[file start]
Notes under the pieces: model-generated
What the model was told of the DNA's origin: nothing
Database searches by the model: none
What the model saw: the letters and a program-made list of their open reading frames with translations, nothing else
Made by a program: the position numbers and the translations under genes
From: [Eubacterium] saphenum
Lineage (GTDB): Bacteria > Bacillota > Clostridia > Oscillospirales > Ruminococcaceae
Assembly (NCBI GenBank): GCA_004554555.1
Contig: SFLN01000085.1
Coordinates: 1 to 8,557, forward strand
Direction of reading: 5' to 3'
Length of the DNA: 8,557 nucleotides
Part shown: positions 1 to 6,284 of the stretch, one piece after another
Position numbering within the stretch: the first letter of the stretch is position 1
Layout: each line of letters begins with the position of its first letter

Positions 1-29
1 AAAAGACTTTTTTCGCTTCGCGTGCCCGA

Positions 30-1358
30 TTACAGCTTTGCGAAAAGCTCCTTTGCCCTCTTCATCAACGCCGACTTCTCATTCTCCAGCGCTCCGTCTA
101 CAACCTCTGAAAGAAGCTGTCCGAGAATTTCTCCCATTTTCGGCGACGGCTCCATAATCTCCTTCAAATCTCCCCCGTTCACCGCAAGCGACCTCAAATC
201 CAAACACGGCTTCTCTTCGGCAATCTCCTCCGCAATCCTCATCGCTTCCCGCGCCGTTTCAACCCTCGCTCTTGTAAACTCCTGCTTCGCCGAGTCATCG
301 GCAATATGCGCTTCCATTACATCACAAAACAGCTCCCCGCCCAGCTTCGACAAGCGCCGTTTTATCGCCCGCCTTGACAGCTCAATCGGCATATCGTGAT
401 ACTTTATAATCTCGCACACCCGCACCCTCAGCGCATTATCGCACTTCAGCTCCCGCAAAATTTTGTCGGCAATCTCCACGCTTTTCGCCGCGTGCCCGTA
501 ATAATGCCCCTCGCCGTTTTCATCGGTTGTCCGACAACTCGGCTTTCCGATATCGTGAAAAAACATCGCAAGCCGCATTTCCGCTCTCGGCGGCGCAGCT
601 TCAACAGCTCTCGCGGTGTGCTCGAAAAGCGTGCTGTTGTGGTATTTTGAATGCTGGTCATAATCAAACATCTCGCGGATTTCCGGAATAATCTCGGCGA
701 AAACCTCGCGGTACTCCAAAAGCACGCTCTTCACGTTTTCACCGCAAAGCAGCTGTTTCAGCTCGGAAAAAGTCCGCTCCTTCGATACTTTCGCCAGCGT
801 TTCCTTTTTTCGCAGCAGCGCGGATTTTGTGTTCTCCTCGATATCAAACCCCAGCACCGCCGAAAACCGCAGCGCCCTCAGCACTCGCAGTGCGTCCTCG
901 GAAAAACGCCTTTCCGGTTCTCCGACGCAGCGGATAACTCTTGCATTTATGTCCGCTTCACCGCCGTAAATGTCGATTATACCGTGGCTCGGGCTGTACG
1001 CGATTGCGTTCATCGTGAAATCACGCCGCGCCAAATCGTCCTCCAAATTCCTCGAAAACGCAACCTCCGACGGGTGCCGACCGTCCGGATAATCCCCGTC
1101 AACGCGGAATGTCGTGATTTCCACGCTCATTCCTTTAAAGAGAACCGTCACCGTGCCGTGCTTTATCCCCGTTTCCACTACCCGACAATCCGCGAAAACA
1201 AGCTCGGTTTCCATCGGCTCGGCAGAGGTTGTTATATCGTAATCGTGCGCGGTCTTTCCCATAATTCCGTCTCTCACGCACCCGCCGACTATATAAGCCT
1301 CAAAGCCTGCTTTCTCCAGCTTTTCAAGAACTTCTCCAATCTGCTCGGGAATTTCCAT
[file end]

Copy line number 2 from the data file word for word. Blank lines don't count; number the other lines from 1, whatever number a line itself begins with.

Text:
What the model was told of the DNA's origin: nothing